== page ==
Noise Test
Here is the anomaly. While the JPEG option is included in the camera, the handling of the noise that spoiled earlier incarnations is not much better when shooting JPEG images. At ISO100 the noise is negligible and at ISO200 it is acceptable for most purposes. By the ISO400 mark though, it is starting to become a problem that is quite serious and by the ISO800 mark it is so evident that, to all intents and purposes the images are not worth the disc space they occupy. But, and this is a big but, shoot in the camera's RAW X3F format and process them in the new SPP3 software, which is much more powerful than the in-camera version, and there is a world of difference. In fact, there is little more visible noise in the X3F ISO800 image than there is in the JPEG ISO100 image and less than the JPEG ISO200 image.

ISO100
ISO100 test.

ISO200
ISO200 test.

ISO400
ISO400 test.

ISO800
ISO800 test.

ISO1600
ISO1600 test.

ISO800
This is an ISO800 test card shot with JPEG and not processed for noise. Colour blotches and gritty noise can be clearly seen.

ISO800
This is ISO800 shot in RAW and processed. The colour blotches are gone but the image detail is softer, the colour is different and the grey card area is still noisy.

 

Verdict
Designed for the experienced photographer, the SD14 is, thankfully, free of preset scene modes but does have designated settings for things like Mirror-up, 2sec self timer with auto mirror up and a 10sec self timer, which are all useful. Sigma are well known for their lenses but are a very small camera manufacturer and to apply the advances in the SD14 over their previous models without going to a major manufacturer for the hardware speaks volumes for their ingenuity. It is not the fastest camera out there but for many forms of photography speed is not essential. What the SD14 does have, apart from the advances in handling over its predecessors, is superb image quality and colour fidelity when used in its intended RAW format.

 

front leftPlus points:
Simple operation
Uncluttered menu
Superb image quality
JPEG option now included
Useful on-board flash
Sensible battery system
Improved software is backwards compatible

Minus points:
Buffer fills up after six shots
Write speeds a little slow (restricting frame-rate)
No RAW plus JPEG option
Start-up time slower than previously
Focus system fairly basic
JPEG images noisy at ISO100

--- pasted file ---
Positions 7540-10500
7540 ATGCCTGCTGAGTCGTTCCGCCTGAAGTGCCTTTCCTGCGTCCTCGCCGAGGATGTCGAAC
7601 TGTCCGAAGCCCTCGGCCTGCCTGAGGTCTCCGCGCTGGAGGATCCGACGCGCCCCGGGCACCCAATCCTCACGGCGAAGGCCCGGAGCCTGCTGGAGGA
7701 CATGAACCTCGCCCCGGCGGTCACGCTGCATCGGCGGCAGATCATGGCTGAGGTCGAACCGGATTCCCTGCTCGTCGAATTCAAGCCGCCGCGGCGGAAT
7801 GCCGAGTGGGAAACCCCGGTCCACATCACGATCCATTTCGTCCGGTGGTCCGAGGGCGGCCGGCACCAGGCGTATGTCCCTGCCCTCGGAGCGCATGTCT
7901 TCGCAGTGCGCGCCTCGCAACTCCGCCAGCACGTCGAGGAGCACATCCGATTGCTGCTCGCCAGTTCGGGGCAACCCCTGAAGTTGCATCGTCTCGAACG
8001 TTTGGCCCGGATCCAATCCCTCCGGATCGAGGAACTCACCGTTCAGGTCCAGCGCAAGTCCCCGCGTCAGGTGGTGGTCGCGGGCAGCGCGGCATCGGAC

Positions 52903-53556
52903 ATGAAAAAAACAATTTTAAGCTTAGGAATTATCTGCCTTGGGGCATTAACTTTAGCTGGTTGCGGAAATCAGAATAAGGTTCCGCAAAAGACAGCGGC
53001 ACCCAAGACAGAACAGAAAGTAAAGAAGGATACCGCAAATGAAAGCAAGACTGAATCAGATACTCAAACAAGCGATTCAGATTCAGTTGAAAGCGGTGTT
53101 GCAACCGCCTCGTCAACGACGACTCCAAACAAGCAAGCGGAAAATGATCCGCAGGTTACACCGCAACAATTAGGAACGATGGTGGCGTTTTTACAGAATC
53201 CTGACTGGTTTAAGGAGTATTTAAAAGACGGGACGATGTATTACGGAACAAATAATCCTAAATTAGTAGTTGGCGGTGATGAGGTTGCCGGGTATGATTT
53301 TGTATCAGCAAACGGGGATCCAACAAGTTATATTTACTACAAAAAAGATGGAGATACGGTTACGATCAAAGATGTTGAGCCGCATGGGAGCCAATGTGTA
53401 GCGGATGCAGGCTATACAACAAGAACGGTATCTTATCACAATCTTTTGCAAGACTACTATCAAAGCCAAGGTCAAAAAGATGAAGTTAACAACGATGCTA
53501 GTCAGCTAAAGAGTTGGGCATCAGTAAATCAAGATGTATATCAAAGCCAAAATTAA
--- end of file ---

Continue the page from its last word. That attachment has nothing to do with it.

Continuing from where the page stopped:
cutting edgeFEATURES:

HANDLING:

PERFORMANCE:

OVERALL:

The Sigma SD14 has a street price of around £1000 and is available from the ePHOTOzine shop here.

 

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Photographs taken using the Sigma SD14 reviewed

sentryThe PollutersTop Gunair & spaceHeat hazeTYPHOON (euro-fighter)Another view of the same hawk just before my last shotHawk low flyingstone gazegoing to seedfernstulipthe curlswansforest path
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Comments


MeanGreeny 9 3.7k England
31 May 2007 1:02PM
I think this is just about the first generally favourable review that I've seen.

Hopefully it's good news about the sensor quality and the RAW conversion software with regard to the DP-1

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Mark_Readman 9 922
31 May 2007 9:31PM
such noise at such low iso will keep this a sigma enthusiast camera, it's not what I hoped for, a pro spec camera that breaks the 2 horse race
1 Jun 2007 9:00PM
The ISO noise is only a problem if you shoot JPGs, and using the Sigma for JPG is like using a Ferrari as a golf cart. The Sigma/Foveon is a RAW image camera, period. That's where it shines. Super-sharp images and true colors, right out of the box.

As the reviewer mentioned, it will take extra effort to process the RAW images, but the result is certainly worth it. I've used the Sigma SD9 for a few years, and I've used the SD14 for about a month. I wouldn't trade either of them for any other camera.

As a professional action sports shooter, my images are up against mostly Canon and Nikon competitors. While they may get more frames per second, they can't come close to the sharpness, image quality and true color reproduction of the Sigma.

It ain't for everyone, but if you don't mind trading some time for amazing image quality, give the SD14 a try.

Geez, ...that sounded like a commercial.
8 Jun 2007 11:56AM
"the SD14 is, thankfully, free of preset scene modes"

And this is a good judge of a camera? 30D springs to mind! No custom presets on the main PASM dial either? Wasted space really.

Leaving that aside...interesting camera.
Mark_Readman 9 922
10 Jun 2007 10:54PM
It's all gong and no dinner !
kwolff 7
18 Aug 2007 1:40PM
Camera's are like people. We are all good at certain things and not as good at others. For my purposes, I tested the SD14 against similarly priced Canons, Nikons, a Pentax and Olympus. I printed the shots and to my eye, the picture quality on the Sigma was better hands down in the environments I shoot in even if it is not as versatile. I bought it and haven't looked back.